This work aims to decrease the damage in concrete caused by freezing-and-thawing. For this, concrete was healed using the polymer containing phosphazene after the freezing and thawing. The Taguchi method was used to decrease the experimental numbers. The experimental variables were determined as cement dosage, the phosphazene percentage, and curing time. 100 × 100 × 100 mm (3.94 × 3.94 × 3.94 in.) cubes were prepared for experiments. After demolding, the samples were cured in a water tank at 20°C ± 2°C (68°F ± 3.6°F) until the test ages (28, 60, 90, 180, and 365 days) were reached. These samples were then subjected to the freezing-and-thawing cycles. The healing process was conducted to the samples by impregnation with the polymer containing phosphazene after freezing-and-thawing cycles. Lastly, the compressive strength, ultrasonic pulse velocity, and weight change of concretes were determined. Scanning electron microscope, energydispersive X-ray spectroscopy, and X-ray powder diffraction analyses were performed to examine the microstructures of the samples. The results showed that the impregnation of polymer
containing phosphazene after the freezing-and-thawing increased
the strength and durability of the concrete.
R. Kampmann, S. Telikapalli, A. Ruiz Emparanza, A. Schmidt, and M. A. Dulebenets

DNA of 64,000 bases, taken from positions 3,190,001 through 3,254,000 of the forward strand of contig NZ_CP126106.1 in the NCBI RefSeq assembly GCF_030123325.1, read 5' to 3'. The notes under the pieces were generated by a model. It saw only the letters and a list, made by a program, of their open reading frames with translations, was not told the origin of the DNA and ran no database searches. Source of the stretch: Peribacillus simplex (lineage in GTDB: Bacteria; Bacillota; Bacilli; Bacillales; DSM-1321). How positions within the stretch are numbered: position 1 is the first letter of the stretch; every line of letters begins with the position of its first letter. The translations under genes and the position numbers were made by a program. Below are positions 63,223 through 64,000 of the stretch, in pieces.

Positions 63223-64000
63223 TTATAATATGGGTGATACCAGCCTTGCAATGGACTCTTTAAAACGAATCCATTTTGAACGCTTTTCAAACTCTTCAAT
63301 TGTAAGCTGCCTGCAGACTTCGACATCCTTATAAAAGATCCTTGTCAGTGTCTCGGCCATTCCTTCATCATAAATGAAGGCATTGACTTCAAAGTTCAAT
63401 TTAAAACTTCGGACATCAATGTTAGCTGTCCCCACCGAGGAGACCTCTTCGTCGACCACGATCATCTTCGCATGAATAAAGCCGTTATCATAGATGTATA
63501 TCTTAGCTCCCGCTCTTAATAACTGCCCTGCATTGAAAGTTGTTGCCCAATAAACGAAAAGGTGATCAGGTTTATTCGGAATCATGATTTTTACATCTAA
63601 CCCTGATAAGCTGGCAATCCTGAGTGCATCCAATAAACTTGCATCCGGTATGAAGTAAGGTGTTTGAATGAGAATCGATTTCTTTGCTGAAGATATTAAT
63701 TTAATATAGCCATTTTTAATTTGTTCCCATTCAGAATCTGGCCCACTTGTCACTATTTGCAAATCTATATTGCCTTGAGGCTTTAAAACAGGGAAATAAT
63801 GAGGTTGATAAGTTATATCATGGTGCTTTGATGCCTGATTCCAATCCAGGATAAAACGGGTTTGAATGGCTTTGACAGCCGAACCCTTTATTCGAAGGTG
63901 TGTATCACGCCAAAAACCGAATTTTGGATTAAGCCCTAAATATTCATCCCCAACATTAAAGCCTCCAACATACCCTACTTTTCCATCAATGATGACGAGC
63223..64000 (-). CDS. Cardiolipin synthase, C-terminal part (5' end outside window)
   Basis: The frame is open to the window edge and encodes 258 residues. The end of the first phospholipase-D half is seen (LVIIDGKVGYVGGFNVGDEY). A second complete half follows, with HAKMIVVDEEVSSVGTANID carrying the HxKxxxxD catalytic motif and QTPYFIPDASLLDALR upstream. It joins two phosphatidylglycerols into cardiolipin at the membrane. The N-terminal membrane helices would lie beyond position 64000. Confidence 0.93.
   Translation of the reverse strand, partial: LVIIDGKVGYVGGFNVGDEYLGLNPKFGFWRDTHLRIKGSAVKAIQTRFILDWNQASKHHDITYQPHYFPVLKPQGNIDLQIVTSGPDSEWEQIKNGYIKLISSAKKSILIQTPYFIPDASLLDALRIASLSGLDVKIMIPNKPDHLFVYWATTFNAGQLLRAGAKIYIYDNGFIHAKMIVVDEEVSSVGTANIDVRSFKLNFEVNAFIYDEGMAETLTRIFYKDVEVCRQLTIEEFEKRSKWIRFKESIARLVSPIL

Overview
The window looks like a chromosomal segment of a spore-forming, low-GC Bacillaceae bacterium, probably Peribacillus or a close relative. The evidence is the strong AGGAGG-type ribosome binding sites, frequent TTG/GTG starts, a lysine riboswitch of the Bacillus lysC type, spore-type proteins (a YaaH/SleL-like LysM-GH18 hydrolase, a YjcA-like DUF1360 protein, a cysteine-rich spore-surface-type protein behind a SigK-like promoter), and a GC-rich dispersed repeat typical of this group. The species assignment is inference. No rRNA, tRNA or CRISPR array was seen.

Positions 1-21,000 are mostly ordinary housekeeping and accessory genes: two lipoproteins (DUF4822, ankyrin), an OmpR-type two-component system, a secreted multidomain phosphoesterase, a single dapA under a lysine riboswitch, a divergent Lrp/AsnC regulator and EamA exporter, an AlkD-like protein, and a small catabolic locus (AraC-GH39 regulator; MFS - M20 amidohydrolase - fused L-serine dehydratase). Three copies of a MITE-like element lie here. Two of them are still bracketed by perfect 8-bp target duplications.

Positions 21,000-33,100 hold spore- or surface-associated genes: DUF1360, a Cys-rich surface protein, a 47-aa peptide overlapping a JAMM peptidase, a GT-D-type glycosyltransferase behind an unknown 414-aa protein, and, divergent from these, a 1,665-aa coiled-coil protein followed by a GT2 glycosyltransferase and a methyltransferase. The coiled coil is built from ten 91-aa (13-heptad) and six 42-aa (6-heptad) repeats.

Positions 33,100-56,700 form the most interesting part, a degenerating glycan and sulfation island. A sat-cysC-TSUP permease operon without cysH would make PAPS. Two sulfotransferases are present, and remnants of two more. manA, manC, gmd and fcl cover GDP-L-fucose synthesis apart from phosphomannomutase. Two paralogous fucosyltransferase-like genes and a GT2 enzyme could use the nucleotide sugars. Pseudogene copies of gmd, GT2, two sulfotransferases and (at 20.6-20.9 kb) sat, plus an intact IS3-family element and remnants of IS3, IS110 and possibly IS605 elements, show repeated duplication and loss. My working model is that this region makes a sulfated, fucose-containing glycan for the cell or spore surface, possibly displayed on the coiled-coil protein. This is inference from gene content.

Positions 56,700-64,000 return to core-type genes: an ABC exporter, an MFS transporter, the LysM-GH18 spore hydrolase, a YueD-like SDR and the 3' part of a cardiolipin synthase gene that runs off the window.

Concrete infrastructure is deteriorating at a fast pace because of corrosion issues inherent to traditional black steel reinforcing bars. Alternative non-corrosive reinforcement materials for concrete structures have been developed and reinforcing bars made from fiber-reinforced polymers (FRP) are one of the most predominantly used non-corrosive materials for internal reinforcement. This research focused on basalt FRP reinforcing bars as this technology is still in development for the U.S. market and no standard specifications are available yet. In an effort to develop basalt specific acceptance criteria, two commonly available BFRP reinforcing bar sizes from five different sources and two different production lots were tested to quantify the tensile strength and stress-strain behavior of this emerging reinforcing bar technology. The obtained results were used to evaluate the performance of each reinforcing bar type in a relativistic comparison to existing benchmark values for glass FRP reinforcing bars given in AC454. The tensile strengths were consistent for all reinforcing bar types and the recorded values surpassed the strength measurements generally reported for comparable GFRP reinforcing bars. It was found that No. 3 reinforcing bars measured guaranteed tensile strengths between 760 and 1266 MPa (110 and 184 ksi), while No. 5 reinforcing bars ranged between 836 Pa and 1074 MPa (129 and 131 ksi). Though the fiber-to-resin ratio of all tested reinforcing bar types was similar, the tensile strength of these reinforcing bars varied due to differences in the raw materials and production. The elastic moduli were calculated according to AC454 and it was noted that this property varied significantly between the different reinforcing bar types because of irregular cross-sectional dimensions and the various proprietary (not standardized) manufacturing processes. It was determined that acceptance criteria for BFRP reinforcing bars can be conservatively defined according to the currently available GFRP values, but more specific criteria can be developed through further research to take advantage of the additional load capacity and potential improved stiffness of BFRP reinforcing bars.